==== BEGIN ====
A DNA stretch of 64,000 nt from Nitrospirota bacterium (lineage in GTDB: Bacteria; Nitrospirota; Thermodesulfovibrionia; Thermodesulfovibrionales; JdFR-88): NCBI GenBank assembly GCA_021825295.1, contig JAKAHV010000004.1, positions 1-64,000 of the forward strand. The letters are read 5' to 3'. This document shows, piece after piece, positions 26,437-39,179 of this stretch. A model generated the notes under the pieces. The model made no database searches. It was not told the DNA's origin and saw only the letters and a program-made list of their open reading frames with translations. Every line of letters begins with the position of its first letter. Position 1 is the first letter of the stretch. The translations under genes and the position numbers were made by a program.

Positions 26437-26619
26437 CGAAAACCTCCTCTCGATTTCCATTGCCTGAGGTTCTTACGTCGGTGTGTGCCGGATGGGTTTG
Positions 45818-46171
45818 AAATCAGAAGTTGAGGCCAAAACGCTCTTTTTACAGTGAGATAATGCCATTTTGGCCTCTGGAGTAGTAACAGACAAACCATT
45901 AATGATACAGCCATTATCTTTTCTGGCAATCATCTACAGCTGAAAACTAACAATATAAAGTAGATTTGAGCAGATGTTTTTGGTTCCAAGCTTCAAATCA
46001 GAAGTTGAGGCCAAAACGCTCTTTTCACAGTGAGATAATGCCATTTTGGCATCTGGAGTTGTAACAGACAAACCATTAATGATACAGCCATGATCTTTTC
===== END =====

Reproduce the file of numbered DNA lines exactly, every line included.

A DNA stretch of 64,000 nt from Nitrospirota bacterium (lineage in GTDB: Bacteria; Nitrospirota; Thermodesulfovibrionia; Thermodesulfovibrionales; JdFR-88): NCBI GenBank assembly GCA_021825295.1, contig JAKAHV010000004.1, positions 1-64,000 of the forward strand. The letters are read 5' to 3'. This document shows, piece after piece, positions 26,437-39,179 of this stretch. A model generated the notes under the pieces. The model made no database searches. It was not told the DNA's origin and saw only the letters and a program-made list of their open reading frames with translations. Every line of letters begins with the position of its first letter. Position 1 is the first letter of the stretch. The translations under genes and the position numbers were made by a program.

Positions 26437-26619
26437 CGAAAACCTCCTCTCGATTTCCATTGCCTGAGGTTCTTACGTCGGTGTGTGCCGGATGGGTTTG
Positions 45818-46171
45818 AAATCAGAAGTTGAGGCCAAAACGCTCTTTTTACAGTGAGATAATGCCATTTTGGCCTCTGGAGTAGTAACAGACAAACCATT
45901 AATGATACAGCCATTATCTTTTCTGGCAATCATCTACAGCTGAAAACTAACAATATAAAGTAGATTTGAGCAGATGTTTTTGGTTCCAAGCTTCAAATCA
46001 GAAGTTGAGGCCAAAACGCTCTTTTCACAGTGAGATAATGCCATTTTGGCATCTGGAGTTGTAACAGACAAACCATTAATGATACAGCCATGATCTTTTC